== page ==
about the author
 
ramchandraguha
Ramachandra Guha is an author and columnist based in Bangalore. Born in Dehradun in 1958, he studied at St. Stephen’s College, the Delhi School of Economics, and the Indian Institute of Management at Kolkata, where he wrote a doctoral thesis on the history and prehistory of the Chipko movement.
Now a full-time writer, he has previously taught at the universities of Yale and Stanford, held the Arné Naess Chair at the University of Oslo, and been the Sundaraja Visiting Professor at the Indian Institute of Science.

READ MORE.....
 ABOUT The Website
This website presents a selection of Ramachandra Guha’s essays and columns. The writings are placed into five categories:
History
History reproduces columns that analyse interesting or important events and controveries of the 19th and 20th centuries.
Politics And Current Affairs
Politics and Current Affairs reproduces writings on secularism, modernity democracy, diversity, and other contentious themes in contemporary India.
Biography
Biography presents word-portraits of a range of fascinating or forgotten individuals in India and beyond.
Culture
Culture presents reflections on such non-serious but non-trivial matters as music, literature and travel.
Longer Essays
Longer Essays features a selection of Guha’s more reflective and extended articles (5,000 words or more) on history and politics.  Drawing on writings of the past decade-and-a-half, this website of Ramachandra Guha’s writings will be continuously updated to include his columns as they appear. Through these rich and varied essays, Guha seeks to capture the modern history of what he terms the ‘most interesting country in the world’.
 
bot_im
 
Carpets Red and Green
Hindustan Times 20th July 2014
Shortly after the Trinamool Congress came to power in West Bengal, I was invited to speak at a university convocation in that state. I flew in the day before the event, and was met at Kolkata airport by the university’s Registrar. A three hour drive to our destination followed. I was then taken on a tour of the campus, concluding with a visit to the auditorium where the convocation was to be held. Shortly before dinner the Registrar dropped me at the guesthouse, saying he would pick me up at 9.30 a.m., half-an-hour before the convocation was to start. READ MORE.....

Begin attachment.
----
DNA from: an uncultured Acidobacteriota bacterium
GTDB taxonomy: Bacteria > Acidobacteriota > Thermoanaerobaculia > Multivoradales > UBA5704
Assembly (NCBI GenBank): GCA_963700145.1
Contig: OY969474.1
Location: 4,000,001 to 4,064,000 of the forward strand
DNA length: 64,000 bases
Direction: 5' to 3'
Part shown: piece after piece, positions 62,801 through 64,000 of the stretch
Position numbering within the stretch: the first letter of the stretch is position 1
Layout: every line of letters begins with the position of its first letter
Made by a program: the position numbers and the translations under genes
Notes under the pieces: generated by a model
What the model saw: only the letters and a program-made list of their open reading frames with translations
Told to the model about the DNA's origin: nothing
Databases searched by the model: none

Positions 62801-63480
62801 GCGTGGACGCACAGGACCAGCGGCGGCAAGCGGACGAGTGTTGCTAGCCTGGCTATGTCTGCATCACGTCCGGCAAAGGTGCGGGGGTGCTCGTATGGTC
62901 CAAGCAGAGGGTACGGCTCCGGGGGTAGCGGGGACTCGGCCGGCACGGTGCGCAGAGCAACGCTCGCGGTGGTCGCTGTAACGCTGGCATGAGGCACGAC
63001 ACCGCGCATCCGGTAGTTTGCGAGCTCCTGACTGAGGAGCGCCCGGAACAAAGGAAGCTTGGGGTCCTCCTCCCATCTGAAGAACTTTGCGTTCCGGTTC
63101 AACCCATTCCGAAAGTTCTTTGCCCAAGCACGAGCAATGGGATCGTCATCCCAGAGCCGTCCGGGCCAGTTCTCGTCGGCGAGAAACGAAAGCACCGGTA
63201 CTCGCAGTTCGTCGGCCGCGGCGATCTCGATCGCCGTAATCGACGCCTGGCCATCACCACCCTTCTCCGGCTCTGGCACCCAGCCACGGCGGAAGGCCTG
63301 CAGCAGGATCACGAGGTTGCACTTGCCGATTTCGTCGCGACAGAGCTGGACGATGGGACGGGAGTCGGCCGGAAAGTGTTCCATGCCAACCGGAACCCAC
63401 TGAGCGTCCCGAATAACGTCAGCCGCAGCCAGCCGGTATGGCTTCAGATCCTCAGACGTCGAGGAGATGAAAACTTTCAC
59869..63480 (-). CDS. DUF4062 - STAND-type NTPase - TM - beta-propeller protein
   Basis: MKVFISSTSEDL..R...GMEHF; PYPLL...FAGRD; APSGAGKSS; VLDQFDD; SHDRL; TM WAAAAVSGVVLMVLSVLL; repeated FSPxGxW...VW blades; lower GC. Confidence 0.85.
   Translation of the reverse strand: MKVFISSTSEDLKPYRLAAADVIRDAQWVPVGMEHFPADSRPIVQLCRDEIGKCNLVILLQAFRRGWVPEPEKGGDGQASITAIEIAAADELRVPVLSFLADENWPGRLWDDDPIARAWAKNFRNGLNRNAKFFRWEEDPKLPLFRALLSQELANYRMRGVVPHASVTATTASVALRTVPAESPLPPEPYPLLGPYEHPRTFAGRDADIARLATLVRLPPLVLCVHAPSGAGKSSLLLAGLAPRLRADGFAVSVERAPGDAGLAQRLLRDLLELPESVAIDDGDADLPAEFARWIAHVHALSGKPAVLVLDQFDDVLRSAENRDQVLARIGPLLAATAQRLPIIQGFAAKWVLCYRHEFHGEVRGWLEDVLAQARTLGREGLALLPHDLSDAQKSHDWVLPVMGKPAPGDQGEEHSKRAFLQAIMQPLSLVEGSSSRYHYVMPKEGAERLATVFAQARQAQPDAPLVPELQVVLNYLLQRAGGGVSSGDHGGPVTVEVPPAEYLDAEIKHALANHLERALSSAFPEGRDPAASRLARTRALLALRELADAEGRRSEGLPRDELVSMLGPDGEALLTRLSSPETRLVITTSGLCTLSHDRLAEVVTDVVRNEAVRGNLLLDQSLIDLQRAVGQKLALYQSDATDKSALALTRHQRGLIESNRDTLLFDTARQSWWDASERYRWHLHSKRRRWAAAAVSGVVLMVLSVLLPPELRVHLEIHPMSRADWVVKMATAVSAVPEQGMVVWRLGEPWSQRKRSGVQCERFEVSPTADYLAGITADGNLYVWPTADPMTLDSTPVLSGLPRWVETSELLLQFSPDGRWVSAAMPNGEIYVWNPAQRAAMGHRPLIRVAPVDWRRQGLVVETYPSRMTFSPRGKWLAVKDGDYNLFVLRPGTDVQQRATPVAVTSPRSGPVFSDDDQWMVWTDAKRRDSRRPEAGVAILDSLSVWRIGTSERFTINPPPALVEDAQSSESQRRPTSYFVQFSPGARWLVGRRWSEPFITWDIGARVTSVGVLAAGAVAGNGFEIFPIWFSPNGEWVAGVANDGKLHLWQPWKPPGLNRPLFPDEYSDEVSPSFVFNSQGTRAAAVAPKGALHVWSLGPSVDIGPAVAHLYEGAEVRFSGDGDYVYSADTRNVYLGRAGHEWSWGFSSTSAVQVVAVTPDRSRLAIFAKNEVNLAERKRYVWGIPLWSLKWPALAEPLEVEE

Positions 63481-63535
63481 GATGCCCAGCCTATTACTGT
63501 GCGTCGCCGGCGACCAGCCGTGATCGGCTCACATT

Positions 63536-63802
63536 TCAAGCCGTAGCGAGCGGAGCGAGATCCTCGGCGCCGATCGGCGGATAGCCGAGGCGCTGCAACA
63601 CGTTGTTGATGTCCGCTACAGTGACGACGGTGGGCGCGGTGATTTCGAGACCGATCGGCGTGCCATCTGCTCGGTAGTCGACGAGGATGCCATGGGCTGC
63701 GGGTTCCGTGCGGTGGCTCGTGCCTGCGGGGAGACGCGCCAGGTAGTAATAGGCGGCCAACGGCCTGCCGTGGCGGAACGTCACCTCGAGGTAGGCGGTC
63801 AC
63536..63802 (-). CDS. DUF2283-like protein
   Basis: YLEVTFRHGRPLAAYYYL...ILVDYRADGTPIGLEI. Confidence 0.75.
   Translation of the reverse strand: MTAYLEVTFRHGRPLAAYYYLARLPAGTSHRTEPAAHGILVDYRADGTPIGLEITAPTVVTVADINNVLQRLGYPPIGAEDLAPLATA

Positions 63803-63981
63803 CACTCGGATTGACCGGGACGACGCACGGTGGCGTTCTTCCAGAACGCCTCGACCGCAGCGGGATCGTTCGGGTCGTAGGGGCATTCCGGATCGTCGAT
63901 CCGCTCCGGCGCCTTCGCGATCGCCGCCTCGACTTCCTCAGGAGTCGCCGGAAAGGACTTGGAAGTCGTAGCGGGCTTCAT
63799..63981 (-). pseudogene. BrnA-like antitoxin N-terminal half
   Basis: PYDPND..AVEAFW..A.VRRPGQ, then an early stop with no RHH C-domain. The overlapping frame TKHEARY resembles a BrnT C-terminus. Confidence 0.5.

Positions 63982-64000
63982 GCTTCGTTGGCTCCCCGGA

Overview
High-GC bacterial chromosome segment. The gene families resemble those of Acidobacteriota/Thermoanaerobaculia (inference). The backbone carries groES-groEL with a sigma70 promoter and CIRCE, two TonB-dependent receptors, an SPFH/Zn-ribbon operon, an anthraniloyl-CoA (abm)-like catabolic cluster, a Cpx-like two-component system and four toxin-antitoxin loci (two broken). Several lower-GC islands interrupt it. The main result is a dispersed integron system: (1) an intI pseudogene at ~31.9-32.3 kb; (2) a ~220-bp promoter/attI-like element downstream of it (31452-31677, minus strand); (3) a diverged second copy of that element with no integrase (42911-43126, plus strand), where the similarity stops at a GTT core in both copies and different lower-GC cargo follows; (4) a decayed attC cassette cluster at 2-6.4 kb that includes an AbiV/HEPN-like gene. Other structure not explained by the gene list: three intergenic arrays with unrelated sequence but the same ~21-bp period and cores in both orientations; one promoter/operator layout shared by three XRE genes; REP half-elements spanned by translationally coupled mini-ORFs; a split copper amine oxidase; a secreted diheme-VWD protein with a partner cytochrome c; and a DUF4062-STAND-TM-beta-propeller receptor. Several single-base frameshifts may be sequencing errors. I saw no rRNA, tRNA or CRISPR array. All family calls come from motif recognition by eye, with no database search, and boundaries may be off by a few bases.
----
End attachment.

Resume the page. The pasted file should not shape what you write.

Paranoia and Triumphalism
The Telegraph 12th July 2014
In his recent book, History in the Making, J. H. Elliot makes an interesting distinction between two different kinds of nationalist ideologies. On the one hand, there is the ‘chosen nation’ syndrome, where a country is said to have special ‘spiritual, biological, [or] racial’ characteristics’ that shall make it dominant in global affairs. On the other hand, there is the ‘victim nation’ syndrome, where a poor or defeated country tends to attribute its ‘misfortunes to others and to ignore or disregard failings closer to home’. READ MORE.....

Four Lankan Masters
The Telegraph 28th June 2014
In forty years of watching international cricket, one of the absolute highlights was an innings I saw by the stocky Sri Lankan Duleep Mendis. This was at Delhi’s Ferozeshah Kotla ground, in the first week of November 1975. Sri Lanka, who had not yet been awarded Test status, were touring India, and playing the North Zone in preparation for the unofficial ‘Tests’ to follow. READ MORE.....

line

A Writer’s Comments
Samanth Subramanian
In India, where the model of a liberal society has been fantastically and precariously crafted by the nation's founding fathers, there are few more vigilant monitors of liberalism than Ramachandra Guha. His work as a historian is simultaneously erudite and accessible; his writing on cricket is ardent and, for devotees of the sport, highly enjoyable; his magazine and newspaper articles provide perspective and insight.
READ MORE....
line

In Praise Of Ramachandra Guha
Look hard enough, and you can find certain similarities between Niall Ferguson, the current holder of the Philippe Roman chair at the LSE, and Ram Guha, who, it was announced last week, will succeed him in September. Both men like to engage audiences wider than the nearest senior common room; both have a pronounced impishness; and neither shirks from controversy (Guha has described the polemics of Arundhati Roy as "ventures into social science ... self-regarding and self-indulgent ... and also self-contradictory"). But Guha, in both career and writing, is a far more various creature than most of his predecessors.
READ MORE....

line

Archives
 
 
 
 
 
 

recentbooks
book2 book4 book4 book4

buybook        buybook